The shortage of previous research found in this study indicated that en-terprise mobility represents a relatively unexplored research field (Sørensen, 2014). Based on this knowledge, the study has followed an exploratory ap-proach in order to continuously obtaining new information and materials to the study. According to Brown (2006) an exploratory method is a good choice when studying an area that has a limited amount of previous research, due to the methods ability of tackling unexplored problems. The study has also used an interpretative phenomenological analysis method, which is a psycho-logical method that is used to interpret the content of qualitative materials consisting of insights into the lives of certain individuals in the context of
The study was partially conducted as a case study, which is a research method that has been used with the aim to provide in-depth knowledge of the area that is investigated, in accordance to Yin (2013). The characteristic of the case study is that it focuses on a phenomenon that is often diﬃcult to dis-tinguish from the context.
2.1.1 The case study
A case study has been used in accordance with the theories of Denscombe (2009), by making an in-depth research regarding the concept of enterprise mobility, where the focus has been to explore a few individual cases rather than a multiple of cases. This type of profound study will provide informa-tion, such as events, conditions and experiences or processes that possibly not otherwise had been found if focusing on several targets. The case that is being studied should, according to Yin (1994) be a naturally occurring phenomenon, which existed before the study was conducted and will exist even after the study is completed.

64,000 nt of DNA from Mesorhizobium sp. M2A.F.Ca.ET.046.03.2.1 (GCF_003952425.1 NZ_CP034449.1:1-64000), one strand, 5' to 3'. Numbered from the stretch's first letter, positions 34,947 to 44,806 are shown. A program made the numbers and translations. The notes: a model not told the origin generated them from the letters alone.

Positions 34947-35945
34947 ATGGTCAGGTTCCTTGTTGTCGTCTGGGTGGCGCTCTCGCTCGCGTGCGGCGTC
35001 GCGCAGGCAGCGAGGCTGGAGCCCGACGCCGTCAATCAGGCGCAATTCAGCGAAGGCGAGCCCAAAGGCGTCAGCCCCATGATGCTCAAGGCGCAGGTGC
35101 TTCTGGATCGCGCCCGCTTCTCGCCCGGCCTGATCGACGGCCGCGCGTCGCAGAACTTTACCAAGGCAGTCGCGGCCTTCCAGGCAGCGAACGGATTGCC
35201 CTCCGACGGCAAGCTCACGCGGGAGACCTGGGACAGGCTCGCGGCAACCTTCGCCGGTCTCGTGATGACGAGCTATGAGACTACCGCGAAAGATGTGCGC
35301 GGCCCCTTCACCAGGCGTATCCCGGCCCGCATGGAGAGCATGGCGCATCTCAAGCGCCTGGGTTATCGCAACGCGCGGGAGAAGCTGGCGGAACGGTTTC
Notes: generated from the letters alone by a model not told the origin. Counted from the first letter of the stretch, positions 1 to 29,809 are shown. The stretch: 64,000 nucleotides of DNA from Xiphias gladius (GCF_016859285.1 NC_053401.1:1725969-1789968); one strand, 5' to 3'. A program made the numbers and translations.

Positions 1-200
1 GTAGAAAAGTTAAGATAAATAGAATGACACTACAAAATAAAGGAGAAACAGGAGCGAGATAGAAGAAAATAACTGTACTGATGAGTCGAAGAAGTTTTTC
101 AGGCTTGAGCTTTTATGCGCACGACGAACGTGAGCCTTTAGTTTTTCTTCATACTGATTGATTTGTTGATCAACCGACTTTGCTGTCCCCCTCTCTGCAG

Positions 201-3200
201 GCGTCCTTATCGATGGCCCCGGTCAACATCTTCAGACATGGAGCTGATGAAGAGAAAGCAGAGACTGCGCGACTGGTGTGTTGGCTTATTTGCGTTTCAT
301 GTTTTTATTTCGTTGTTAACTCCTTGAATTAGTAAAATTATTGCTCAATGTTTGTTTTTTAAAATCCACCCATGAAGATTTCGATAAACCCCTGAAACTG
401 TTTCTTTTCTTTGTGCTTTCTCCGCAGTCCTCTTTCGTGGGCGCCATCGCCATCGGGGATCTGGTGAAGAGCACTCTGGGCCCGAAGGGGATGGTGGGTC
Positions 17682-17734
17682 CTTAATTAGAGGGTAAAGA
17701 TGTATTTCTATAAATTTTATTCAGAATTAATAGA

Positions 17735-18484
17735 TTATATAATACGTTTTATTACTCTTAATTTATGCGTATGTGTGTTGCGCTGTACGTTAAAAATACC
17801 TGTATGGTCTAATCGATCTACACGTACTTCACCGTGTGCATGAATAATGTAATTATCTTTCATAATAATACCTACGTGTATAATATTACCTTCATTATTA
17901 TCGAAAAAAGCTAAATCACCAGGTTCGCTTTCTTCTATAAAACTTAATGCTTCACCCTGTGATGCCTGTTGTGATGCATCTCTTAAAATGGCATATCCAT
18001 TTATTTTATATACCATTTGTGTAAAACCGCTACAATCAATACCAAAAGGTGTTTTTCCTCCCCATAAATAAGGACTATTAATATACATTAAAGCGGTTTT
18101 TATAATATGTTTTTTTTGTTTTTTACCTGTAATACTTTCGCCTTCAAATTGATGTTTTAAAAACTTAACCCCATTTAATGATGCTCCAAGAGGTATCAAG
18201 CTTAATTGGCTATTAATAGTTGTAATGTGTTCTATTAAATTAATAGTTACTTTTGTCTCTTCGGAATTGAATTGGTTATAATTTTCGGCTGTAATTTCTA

The case study consisted of two organizations, one joint-stock company and a governmental agency. In this study, two or more organizations in diﬀerent fields and with diﬀerent corporate structures were sought for participation. Unfortunately, it proved to be a challenge to find companies that were in-terested in participating. Nine companies were contacted and out of those, three choose to participate; one governmental agency, one, one joint-stock companies and one publicly listed company. The publicly listed company had a relatively low response rate and the respondents represented a small homogeneous group, which was why the results from this company have here-inafter been excluded from this thesis.
The joint-stock company is an IT company with 55 employees, with oﬃce in Sundsvall and Stockholm. The company is specialized in developing mobile solutions for organizations and authorities, including IT maintenance and further development of existing applications. The governmental agency has 500 employees and is located in Sundsvall. The governmental agency works with examining, recording and informing companies and organizations about existing legislation and regulations in the business area in Sweden.
2.2 Research design